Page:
Airline Review: Southeast Asian Airlines (SEAIR)

I haven't flown with Seair before, so when it was suggested that we take the airline to Kalibo (going to Boracay eventually) , I gladly said, yes. 

Southeast Asian Airlines, as it is formally called, was formed in 1995. The carried used to operate as a boutique airline, operating small planes such as LET L-410 and Dornier 328s between destinations such as Caticlan, El Nido, and Batanes. Now it has taken the low-cost carrier route, operating Airbus A320s and 319s on lease from Tiger Airways (my review of Tiger Airways here). The latter also owns 40% of the airline.

Booking and Price
Exit row seats with wider legroom
As Seair is partly owned by Tiger Airways and has a marketing tie-up with it, bookings for Seair are done through Tiger Airway's website. 

The price was reasonable. We got a roundtip ticket to Kalibo from Manila for about PhP3,300, booking it 5 months in advance. There were several added fees that jacked up the ticket price though: VAT, security fee, and service fees. 

There were also optional ancillary fees, such as priority boarding (PhP168), seat selection (PhP240 for the coveted exit row seats), flight insurance, and Switch My flight, which for a certain fee, allows you to change your flight date and time for an unlimited time. 

The domestic terminal fee for NAIA was also included in the final ticket price (PhP 200). Prepaid check-in baggage fees starts at PhP168 (15 kg). 

The electronic copies of the ticket were sent via email. There is no web check-in yet.

The airplane cabin
Cabin and Amenities
The menu for products sold onboard

The cabin was spartan. The faux-leather seats on the Airbus 320 were arranged on a 3x3 layout, typical for budget airlines. I find the legroom a bit narrow. If you're a big person better shell out some dough and get an exit row seat for your comfort.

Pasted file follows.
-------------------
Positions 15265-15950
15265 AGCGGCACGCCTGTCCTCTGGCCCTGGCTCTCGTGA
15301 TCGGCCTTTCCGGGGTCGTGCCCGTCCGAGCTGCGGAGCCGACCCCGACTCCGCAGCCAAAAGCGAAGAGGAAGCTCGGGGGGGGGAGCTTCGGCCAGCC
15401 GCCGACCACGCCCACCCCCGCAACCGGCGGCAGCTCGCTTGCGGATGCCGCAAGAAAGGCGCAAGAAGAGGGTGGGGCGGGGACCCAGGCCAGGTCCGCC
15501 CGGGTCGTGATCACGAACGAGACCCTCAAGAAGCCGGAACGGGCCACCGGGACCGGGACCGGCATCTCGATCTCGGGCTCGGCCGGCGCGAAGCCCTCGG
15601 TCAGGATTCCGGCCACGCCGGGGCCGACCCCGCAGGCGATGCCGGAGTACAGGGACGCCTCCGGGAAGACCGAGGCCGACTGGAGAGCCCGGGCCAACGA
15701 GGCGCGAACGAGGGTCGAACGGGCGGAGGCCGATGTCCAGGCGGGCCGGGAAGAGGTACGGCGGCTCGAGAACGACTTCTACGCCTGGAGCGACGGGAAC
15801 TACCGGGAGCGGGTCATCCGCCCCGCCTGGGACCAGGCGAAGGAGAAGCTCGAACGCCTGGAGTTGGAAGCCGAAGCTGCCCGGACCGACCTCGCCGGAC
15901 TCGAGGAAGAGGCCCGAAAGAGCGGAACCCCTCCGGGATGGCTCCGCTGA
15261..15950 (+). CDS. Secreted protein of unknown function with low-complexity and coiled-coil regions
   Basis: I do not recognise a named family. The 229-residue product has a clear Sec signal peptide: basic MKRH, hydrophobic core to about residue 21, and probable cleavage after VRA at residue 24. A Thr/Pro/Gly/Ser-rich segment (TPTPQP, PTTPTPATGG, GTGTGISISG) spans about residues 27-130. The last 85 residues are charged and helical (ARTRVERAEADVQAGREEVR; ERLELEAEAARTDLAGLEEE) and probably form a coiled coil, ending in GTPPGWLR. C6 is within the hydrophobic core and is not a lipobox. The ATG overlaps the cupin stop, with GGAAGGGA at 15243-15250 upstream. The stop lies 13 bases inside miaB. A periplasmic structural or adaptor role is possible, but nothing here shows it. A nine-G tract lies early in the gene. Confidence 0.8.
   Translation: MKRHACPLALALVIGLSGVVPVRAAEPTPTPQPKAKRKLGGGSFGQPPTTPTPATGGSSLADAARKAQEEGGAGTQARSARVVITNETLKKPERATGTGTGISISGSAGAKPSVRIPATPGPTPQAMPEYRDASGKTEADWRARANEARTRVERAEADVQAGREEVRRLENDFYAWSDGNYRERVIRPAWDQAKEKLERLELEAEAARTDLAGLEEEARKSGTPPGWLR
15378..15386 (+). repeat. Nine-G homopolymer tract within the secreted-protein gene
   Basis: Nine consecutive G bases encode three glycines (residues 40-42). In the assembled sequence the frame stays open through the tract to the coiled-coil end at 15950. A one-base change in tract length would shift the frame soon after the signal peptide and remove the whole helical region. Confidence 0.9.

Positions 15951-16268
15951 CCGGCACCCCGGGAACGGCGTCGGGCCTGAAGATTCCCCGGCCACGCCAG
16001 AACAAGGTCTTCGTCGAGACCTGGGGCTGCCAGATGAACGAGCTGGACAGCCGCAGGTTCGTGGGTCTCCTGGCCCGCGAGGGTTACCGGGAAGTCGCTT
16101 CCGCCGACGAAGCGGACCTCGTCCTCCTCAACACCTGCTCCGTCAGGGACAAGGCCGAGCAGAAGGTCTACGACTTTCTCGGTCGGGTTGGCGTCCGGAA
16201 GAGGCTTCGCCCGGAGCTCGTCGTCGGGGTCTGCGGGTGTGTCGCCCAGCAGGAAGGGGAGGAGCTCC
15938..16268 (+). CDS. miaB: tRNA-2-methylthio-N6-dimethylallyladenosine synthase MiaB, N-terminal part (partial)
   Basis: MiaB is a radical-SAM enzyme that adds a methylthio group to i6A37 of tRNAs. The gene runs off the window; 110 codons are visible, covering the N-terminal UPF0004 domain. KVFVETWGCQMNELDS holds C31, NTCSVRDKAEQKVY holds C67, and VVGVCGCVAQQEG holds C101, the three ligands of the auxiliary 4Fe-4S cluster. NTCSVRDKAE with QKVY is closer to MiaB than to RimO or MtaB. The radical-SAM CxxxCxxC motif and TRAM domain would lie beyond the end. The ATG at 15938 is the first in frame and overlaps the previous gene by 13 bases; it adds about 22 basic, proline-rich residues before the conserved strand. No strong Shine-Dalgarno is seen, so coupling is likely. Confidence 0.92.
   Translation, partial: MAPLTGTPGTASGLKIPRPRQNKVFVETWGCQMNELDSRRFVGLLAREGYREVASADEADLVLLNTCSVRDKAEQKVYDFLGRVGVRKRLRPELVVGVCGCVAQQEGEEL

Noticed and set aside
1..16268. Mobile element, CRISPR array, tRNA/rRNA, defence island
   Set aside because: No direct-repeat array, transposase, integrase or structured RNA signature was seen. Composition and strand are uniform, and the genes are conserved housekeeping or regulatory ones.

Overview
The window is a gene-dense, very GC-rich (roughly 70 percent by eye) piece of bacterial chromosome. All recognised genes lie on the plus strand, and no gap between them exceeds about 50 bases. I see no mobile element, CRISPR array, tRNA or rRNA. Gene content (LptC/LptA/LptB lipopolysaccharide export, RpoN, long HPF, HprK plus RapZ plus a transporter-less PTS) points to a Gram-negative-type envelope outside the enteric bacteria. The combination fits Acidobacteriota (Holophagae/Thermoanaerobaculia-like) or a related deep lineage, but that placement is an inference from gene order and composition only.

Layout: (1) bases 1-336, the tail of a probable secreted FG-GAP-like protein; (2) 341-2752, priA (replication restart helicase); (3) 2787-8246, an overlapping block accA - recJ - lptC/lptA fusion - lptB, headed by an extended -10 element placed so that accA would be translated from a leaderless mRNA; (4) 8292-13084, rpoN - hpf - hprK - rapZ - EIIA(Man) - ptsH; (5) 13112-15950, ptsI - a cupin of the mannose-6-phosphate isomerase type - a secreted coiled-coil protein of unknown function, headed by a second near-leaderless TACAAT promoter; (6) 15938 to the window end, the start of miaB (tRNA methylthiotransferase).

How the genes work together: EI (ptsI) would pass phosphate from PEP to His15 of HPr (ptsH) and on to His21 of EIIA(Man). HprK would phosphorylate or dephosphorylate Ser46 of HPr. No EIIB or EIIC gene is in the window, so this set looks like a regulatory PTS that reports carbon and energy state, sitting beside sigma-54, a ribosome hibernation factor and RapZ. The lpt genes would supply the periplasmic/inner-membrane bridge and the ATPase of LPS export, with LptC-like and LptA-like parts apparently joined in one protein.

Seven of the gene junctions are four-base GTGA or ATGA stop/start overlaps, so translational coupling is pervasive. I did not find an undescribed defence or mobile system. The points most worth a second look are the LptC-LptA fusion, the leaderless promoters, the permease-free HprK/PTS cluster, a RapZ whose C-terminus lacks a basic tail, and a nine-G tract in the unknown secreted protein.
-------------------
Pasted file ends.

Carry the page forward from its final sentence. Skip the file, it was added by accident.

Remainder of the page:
Food and drinks are sold on board. Hot meals are only available on international flights, but you can get a sandwich or pastry for about a hudred pesos, and you can pair them with beer, fruit juices or sodas. 

Seair also sells other products on board, such as handcrafted bags, artisanal toiletries, and souvenir items.

I know that Seair has an inflight magazine but I did not see any during the flight.

Tiger Airways branding is prominent in the plane's fuselage

Between October, when we booked the tickets, and February, the month of our flight, numerous changes were made to our scheduled flight times. I think there were at least three changes. I did not really mind because our schedule was kind of flexible but it would have been a bummer if it wasn't. The changes were announced to us via email, which required us to click on something to signify our assent.

We boarded the flight to Kalibo on time. There wasn't a lot of passengers in the flight so we got settled in no time. We also arrived on time in Kalibo.

The flight back was a bit of a doozy, as the flight was delayed for more than an hour. The plane from Manila which supposedly will take us back arrived late. 

Seair flies to eight domestic destinations, and to four international ones. in Manila, flights depart from NAIA Terminal 4 (previously called the Domestic Terminal)

Useful Info:
Airline website:
Phone: +632.849.0100

Other airline reviews:
Zest Air
Tiger Airways
Philippine Airlines
Delta Airlines

review by Kin Enriquez


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